As 2012 rolls around and the spotlight is on the Republican race for President, news broke December 15 of one of the first groups to endorse President Barack Obama for re-election.
The All Indian Pueblo Council (AIPC), a consortium of 19 Pueblos of New Mexico and one Pueblo in Texas that has been in existence since the late 1500s made the announcement at a ceremony on the Sandia Pueblo in New Mexico. Jim Messina, Obama for America National Campaign manager, accepted the endorsement and met with tribal leaders following the ceremony.
“In 2008, efforts of the Native American community were important in helping elect President Obama and usher in a new era of leadership in America, one that fights to protect the middle class and believes in a fair playing field for everyone. This time, the voices of Native Peoples will be even more important,” said Messina. “The President has consistently supported economic development and tribal sovereignty for Native American communities, leading to historic levels of cooperation between tribal governments and the federal government. I’m honored to accept the endorsement of the All Indian Pueblo Council today on his behalf.”
“The President has kept his word to Indian Tribes,” said Isleta Pueblo Governor Frank Lujan. “He has engaged our Pueblo through yearly consultations. The Recovery Act in particular provided funding for our infrastructure and created jobs for our tribal members. We will do whatever we can to ensure President Barack Obama is re-elected.”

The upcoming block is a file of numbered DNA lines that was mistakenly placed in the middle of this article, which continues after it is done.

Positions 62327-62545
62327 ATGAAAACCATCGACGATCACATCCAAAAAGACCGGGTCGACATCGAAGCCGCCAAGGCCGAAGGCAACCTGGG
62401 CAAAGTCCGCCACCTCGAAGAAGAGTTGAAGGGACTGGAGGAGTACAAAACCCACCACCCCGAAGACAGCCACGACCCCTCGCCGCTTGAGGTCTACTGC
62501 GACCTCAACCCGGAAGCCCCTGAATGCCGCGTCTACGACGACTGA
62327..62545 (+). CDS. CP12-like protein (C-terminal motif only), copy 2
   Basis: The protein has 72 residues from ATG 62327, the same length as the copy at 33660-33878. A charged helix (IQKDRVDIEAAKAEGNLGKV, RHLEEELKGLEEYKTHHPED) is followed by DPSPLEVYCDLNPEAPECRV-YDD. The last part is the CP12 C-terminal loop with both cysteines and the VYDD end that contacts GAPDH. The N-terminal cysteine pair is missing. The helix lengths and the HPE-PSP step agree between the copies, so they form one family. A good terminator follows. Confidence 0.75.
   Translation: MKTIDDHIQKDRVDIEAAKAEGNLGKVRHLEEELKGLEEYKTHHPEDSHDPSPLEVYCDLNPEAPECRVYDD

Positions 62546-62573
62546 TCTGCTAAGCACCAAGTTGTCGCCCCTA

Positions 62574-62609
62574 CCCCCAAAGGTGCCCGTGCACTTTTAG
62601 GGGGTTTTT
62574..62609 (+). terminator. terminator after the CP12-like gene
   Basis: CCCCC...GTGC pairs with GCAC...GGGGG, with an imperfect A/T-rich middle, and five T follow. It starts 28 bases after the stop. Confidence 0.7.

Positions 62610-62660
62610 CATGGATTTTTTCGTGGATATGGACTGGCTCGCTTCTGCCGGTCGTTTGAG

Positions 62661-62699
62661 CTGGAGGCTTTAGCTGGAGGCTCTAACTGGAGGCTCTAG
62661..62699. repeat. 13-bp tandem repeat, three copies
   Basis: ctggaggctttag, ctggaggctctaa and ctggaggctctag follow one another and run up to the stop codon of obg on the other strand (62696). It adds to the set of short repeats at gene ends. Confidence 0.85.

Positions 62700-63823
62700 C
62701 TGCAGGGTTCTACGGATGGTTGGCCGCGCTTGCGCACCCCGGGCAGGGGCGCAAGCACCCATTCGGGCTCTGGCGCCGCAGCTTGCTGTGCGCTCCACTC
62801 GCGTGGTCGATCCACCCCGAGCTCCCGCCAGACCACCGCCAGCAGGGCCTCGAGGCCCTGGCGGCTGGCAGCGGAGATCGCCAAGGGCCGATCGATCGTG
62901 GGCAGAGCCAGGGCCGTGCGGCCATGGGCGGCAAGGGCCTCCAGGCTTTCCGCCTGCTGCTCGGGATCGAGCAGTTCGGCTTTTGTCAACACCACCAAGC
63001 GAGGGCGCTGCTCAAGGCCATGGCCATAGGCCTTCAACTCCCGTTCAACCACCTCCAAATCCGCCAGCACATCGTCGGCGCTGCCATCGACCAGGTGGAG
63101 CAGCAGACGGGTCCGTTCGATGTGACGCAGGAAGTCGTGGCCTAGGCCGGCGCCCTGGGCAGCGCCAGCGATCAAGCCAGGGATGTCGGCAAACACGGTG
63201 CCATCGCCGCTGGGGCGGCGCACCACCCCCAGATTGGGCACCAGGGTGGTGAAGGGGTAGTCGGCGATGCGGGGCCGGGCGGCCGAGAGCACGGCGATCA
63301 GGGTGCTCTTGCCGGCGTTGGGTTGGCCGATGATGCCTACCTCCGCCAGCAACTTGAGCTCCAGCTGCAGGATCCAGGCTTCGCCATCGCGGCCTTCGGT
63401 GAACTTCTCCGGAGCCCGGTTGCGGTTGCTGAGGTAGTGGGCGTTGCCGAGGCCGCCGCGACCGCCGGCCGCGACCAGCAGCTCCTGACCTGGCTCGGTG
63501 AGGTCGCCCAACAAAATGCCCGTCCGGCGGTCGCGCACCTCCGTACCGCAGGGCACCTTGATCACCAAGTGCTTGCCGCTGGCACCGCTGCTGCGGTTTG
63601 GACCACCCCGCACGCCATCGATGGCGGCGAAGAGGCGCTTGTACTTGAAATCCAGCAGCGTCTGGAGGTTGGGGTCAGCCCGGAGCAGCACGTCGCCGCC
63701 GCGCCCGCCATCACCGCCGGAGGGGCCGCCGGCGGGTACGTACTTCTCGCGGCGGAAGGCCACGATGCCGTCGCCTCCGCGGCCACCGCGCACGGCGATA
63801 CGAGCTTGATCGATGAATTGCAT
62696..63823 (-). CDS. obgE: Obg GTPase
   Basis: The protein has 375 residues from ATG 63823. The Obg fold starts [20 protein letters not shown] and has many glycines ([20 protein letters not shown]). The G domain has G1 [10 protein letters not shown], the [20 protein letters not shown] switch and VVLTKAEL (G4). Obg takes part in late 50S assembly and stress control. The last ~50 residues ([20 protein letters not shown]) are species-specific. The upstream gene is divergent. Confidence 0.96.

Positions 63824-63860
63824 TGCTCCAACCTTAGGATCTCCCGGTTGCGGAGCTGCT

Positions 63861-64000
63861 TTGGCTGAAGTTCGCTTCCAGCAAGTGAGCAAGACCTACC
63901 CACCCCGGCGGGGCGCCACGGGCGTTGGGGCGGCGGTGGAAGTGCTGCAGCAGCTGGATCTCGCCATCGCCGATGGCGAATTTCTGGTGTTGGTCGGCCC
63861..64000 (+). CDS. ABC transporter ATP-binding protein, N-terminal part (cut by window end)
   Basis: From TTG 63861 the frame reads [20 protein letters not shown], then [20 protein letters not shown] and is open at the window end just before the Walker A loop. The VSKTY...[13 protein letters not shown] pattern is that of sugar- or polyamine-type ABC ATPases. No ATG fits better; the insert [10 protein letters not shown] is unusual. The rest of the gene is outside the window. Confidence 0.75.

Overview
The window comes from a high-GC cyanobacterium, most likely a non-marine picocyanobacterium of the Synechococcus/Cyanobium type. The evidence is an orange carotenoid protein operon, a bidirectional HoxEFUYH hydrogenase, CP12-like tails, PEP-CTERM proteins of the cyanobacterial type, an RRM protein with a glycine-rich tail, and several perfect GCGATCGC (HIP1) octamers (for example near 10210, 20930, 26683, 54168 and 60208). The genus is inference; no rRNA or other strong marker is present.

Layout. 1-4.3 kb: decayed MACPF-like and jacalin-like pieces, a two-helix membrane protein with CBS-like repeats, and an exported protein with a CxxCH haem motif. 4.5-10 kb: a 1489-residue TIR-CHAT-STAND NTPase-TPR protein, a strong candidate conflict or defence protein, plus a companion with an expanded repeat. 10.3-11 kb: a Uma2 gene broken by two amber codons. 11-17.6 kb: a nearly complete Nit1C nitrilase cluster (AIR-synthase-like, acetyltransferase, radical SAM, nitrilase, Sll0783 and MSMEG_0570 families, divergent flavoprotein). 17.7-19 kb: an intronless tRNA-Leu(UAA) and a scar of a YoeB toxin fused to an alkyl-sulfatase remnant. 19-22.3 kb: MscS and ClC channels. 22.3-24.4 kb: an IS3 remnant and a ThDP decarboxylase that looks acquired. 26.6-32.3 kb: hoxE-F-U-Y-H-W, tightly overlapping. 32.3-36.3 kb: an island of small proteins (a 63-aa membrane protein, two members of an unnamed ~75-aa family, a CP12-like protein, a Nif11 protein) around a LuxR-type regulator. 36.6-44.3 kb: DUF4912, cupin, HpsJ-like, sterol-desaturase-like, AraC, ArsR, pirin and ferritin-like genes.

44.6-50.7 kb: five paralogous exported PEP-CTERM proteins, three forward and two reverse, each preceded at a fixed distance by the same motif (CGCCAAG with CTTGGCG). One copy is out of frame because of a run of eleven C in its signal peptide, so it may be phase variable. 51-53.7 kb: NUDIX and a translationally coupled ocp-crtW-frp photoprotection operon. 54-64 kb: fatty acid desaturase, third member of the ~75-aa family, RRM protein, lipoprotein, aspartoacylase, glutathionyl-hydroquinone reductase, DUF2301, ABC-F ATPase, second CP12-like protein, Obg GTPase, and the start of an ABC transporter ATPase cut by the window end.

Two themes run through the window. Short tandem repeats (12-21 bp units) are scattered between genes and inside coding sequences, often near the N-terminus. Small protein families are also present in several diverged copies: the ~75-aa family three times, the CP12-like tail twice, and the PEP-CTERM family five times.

Obama just finished the third White House Tribal Nations Conference on December 2 where he announced efforts to working on Native education, continuing to improve government-to-government relations while continuing to show efforts toward the betterment of Indian country. As the election season moves forward and the Republican race weeds itself through potential candidates – current frontrunners are Newt Gingrich, leading by 10.5 in the latest Real Clear Politics polls as of December 14, and Mitt Romney.
“This endorsement is recognition of the President’s sincerity and longing to address the needs of the Indian people,” said Taos Pueblo Governor Nelson Cordova. "He’s the one we put our trust in to assist our tribes in addressing the problems we see from Indian communities. That’s why we’re supporting him.”
The AIPC includes the Pueblos of Acoma, Cochiti, Isleta, Jemez, Laguna, Nambe, Ohkay Owingeh, Picuris, Pojoaque, San Felipe, San Ildefonso, Sandia, Santa Ana, Santa Clara, Kewa (Santo Domingo), Taos, Tesuque, Zia, and Zuni, as well as the Texas Pueblo Ysleta del Sur. The consortium is the voice for the Pueblos with state, local, and national governments on important issues, including the environment, water rights, health care and education.